Ahead of their touring production of Henry V, theatre company Antic Disposition’s directors share five English cathedrals that they think are architectural treasures.
Founded in 2005 by director Ben Horslen and director/designer John Risebero, Antic Disposition is an award-winning theatre company based in London, which prides itself on presenting innovative interpretations of classic plays and stories. Over the years, Antic Disposition has earned a strong reputation for its visually striking productions, which take place in historic buildings and unusual, non-theatre spaces.
The company pays particular attention to the works of Shakespeare, with its recent productions including The Comedy of Errors at Grays Inn Hall – the location of the play’s first recorded performance, in 1594 – and A Midsummer Night’s Dream in the spectacular, Elizabethan setting of Middle Temple Hall.
To mark the centenary of the First World War, this autumn Antic Disposition is performing its acclaimed adaptation of Henry V; the play will tour across the UK, visiting some of the country’s finest cathedrals and churches. To find out more about these fascinating locations and their historical architecture, we asked directors Horslen and Risebero to pick five of their architectural highlights – and discovered why these monoliths are the perfect place for a performance.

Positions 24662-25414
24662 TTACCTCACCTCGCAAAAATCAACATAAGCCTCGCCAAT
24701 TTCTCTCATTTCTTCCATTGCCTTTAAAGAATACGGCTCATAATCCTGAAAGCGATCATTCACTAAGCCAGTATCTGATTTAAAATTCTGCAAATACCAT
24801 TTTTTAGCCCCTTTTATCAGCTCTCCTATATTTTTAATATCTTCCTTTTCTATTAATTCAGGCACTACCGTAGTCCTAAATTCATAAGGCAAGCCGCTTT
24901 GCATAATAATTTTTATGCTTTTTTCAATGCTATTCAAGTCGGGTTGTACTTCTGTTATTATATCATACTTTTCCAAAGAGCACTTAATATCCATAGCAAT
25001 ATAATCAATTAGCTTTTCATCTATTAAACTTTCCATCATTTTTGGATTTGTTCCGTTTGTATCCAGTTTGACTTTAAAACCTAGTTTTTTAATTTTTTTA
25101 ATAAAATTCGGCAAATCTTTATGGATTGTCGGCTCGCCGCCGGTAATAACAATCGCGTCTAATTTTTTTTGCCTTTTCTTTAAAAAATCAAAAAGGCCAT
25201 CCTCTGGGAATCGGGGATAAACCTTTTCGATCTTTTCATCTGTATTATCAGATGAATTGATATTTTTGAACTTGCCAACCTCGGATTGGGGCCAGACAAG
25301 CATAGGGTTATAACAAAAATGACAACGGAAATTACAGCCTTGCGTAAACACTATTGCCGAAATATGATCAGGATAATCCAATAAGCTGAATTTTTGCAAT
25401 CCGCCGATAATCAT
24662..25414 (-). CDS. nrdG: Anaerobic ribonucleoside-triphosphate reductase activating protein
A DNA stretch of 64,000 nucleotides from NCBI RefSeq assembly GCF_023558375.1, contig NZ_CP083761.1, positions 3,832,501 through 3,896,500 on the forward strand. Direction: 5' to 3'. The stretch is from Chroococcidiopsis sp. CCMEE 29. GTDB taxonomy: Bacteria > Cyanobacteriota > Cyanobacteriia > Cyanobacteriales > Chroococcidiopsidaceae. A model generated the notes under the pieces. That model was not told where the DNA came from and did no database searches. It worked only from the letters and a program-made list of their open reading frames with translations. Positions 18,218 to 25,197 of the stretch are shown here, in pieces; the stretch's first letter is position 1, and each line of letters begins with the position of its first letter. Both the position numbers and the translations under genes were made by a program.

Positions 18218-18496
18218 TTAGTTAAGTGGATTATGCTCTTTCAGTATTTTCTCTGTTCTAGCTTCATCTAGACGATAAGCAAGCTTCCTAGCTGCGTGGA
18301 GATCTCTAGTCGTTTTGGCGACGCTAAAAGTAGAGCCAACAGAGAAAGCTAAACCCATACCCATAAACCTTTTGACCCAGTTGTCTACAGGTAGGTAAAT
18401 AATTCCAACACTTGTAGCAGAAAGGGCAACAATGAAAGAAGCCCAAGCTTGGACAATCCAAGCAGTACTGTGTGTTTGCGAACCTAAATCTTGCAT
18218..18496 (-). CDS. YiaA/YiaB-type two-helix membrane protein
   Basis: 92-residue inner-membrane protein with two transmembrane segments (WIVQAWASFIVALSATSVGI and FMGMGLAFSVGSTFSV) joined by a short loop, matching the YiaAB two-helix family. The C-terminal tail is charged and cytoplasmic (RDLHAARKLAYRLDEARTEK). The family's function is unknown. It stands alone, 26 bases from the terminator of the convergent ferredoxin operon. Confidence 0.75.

One of the smaller cathedrals on our tour, Manchester nevertheless boasts many notable architectural treasures, including arcades and a clerestory attributed to John Wastell; his more famous work includes the fan vaulted ceiling of Kings College Chapel, Cambridge, and the crossing tower of Canterbury Cathedral.
The nave, where we will be performing, is roofed in wood (a great help with the acoustics for spoken word performance) and lined with angels – appropriate for a play about a monarch like Henry who believed his right to rule was ordained by heaven, and who attributes his success in battle to assistance from God.
Famous for its soaring spire (at 123 metres, the tallest in England), Salisbury Cathedral dates from the mid-13th century and is now home to one of the four original copies of Magna Carta. Built in the Early English style, it also boasts the largest cloister of any English cathedral.
Image: Antony McCallum
For us, it’s a particularly special place to perform Henry V, as one of the tombs in the nave belongs to a knight who fought alongside the king at Agincourt. This gives an incredible extra power to Henry’s famous pre-battle Crispin’s Day speech (‘We few, we happy few, we band of brothers’), one of Shakespeare’s most extraordinary pieces of writing.